Do we laugh at ourselves or do we get more serious?

Discussion in 'Trumpet Discussion' started by rbdeli, Oct 3, 2009.

  1. rbdeli

    rbdeli Mezzo Piano User

    May 8, 2009
    I learned to never take my playing too seriously. One time in college, my roomate and I each performed these trumpet exams called, a jury. We both played right next to each other so we recorded our performances for each other. I played a pretty difficult piece, but felt I had it mastered. When it came time to play, however, I just got dizzy and froze and played absolutely awful. I got a D for my grade and probably didn't even deserve that good. I got back to my room and immediately erased the tape of my self. When My roomate arrived, he was very red-faced and said that, he too, totally folded and choked. He was very angry with himself. But unlike me, he put the tape in and had me listen to it. WHen we got to the parts where he squaked and splattered notes, we both looked at each other and started giggling. By the time his awful performance was over we were laughing our asses off. Then, I remembered that I had erased my tape and felt immediately saddened by it. I needed to share it with my friend and laugh at myself with him.
  2. ComeBackKid

    ComeBackKid Fortissimo User

    May 11, 2009
    Yorba Linda, CA
    That is an incredible life lesson. I think we have all had similar experiences that can, or should, help us put things in perspective vis-a-vis what is really important - family, friends, health, service to others, etc.

    The only thing that may be close to trumpet playing as far as reflecting on our ego (which is what happened to you) is sports. When I was playing football in high school, many years ago, the games were filmed using a 16mm camera and then the film had to be developed before we could see it. That sometimes took nearly a week so we barely had the film back in time to see it before the next game. In one game against our biggest rival, there were some mistakes which had all of us very frustrated and combative with each other on the field. But, a week later when the film came, the frustrations and anger were gone and as we watched the film with all of the errors, we were ribbing and kidding each other with good spirits and it became a bonding experience instead of dividing us - sort of like the recording did with you.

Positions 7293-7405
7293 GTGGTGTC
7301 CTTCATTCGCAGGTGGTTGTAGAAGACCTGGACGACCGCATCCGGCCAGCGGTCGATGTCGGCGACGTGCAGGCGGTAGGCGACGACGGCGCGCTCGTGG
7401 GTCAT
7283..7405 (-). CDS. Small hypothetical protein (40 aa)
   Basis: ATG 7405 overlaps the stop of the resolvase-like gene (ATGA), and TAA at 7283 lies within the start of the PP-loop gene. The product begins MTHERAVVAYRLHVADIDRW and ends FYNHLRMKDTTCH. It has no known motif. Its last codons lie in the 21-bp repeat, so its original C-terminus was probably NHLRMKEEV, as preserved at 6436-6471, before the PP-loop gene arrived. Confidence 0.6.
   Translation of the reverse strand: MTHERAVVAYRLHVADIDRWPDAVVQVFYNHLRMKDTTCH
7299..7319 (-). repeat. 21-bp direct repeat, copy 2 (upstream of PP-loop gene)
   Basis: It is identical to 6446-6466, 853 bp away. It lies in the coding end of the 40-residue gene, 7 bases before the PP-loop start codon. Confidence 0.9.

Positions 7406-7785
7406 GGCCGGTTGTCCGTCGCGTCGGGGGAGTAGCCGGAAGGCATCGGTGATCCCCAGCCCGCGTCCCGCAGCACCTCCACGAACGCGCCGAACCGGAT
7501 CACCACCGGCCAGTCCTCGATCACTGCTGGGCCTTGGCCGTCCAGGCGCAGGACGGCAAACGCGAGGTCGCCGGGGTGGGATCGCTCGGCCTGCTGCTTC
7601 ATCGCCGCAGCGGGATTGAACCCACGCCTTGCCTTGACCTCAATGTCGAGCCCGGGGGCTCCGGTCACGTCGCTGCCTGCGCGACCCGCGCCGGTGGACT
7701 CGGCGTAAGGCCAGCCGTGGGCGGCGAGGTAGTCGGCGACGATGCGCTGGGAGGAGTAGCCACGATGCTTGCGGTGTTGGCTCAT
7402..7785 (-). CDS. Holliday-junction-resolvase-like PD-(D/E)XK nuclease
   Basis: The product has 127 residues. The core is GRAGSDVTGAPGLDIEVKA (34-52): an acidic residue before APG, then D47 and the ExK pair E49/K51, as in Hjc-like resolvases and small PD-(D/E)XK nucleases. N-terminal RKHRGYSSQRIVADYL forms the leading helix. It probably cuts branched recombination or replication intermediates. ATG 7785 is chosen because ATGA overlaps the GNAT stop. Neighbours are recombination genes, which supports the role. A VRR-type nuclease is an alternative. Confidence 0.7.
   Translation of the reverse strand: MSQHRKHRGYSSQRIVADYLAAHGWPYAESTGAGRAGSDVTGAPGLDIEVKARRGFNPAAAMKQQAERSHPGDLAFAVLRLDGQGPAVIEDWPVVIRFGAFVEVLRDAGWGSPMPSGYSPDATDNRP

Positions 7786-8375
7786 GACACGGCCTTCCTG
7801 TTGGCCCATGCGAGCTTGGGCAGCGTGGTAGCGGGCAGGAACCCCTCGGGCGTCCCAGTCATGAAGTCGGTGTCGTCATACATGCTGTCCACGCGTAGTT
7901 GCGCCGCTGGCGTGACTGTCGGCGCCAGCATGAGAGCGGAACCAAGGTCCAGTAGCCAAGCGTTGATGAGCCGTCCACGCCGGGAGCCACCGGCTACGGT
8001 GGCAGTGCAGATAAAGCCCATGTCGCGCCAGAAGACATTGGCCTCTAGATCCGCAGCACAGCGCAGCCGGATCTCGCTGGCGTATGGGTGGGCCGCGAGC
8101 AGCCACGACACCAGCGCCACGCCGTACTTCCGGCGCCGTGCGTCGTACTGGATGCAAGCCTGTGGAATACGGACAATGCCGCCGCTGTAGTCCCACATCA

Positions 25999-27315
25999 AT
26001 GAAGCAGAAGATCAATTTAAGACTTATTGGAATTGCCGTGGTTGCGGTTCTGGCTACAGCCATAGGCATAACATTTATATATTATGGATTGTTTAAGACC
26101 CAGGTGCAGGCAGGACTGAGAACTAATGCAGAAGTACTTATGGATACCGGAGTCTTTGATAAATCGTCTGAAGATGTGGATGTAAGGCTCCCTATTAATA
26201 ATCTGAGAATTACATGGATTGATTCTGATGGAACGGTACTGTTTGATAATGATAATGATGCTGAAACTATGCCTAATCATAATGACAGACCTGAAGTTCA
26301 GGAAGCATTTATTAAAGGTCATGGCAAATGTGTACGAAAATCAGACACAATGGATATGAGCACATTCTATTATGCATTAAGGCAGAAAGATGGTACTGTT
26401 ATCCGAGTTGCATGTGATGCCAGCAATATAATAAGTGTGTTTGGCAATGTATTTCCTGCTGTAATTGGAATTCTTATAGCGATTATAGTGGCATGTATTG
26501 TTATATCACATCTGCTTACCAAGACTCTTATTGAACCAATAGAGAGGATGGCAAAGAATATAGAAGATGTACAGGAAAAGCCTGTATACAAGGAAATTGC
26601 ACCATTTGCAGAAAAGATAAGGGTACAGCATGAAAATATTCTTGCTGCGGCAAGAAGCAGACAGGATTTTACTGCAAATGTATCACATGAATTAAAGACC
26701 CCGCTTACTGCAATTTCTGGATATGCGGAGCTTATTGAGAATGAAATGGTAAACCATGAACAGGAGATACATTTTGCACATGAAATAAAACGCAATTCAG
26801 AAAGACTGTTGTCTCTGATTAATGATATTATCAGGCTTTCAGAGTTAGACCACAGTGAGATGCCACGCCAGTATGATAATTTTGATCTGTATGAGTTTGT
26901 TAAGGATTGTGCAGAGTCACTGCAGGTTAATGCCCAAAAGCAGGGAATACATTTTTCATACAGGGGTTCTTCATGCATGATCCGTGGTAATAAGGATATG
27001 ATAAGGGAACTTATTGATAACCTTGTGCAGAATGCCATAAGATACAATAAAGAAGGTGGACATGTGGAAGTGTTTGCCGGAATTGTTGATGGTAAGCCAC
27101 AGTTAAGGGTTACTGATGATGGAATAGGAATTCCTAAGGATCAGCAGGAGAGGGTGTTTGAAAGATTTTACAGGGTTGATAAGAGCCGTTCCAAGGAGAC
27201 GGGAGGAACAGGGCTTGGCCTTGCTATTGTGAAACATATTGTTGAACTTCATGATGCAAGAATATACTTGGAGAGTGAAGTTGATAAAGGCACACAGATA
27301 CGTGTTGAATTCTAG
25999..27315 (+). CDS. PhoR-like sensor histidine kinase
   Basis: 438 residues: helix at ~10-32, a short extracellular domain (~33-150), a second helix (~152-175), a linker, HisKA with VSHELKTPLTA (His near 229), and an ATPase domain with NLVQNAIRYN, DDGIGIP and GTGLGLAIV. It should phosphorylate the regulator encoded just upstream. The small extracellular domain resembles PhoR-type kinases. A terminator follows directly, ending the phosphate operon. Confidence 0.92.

At my age, I look back and realize that the things that I thought were big deals when I was an adolescent were, in fact, trivial. And, the things that I ignored are the things that I now see are the really important elements of a happy life. I'm glad you came to that realization.
  3. gbdeamer

    gbdeamer Forte User

    Oct 16, 2008
    Depends on the situation. At home, jamming, or at some rehearsals I embrace the cracks and clams as learning opportunities and as red flags for places to watch out for during a performance. I sometimes bring a recorder with me when I play and listen to the playback in the car as another set of ears.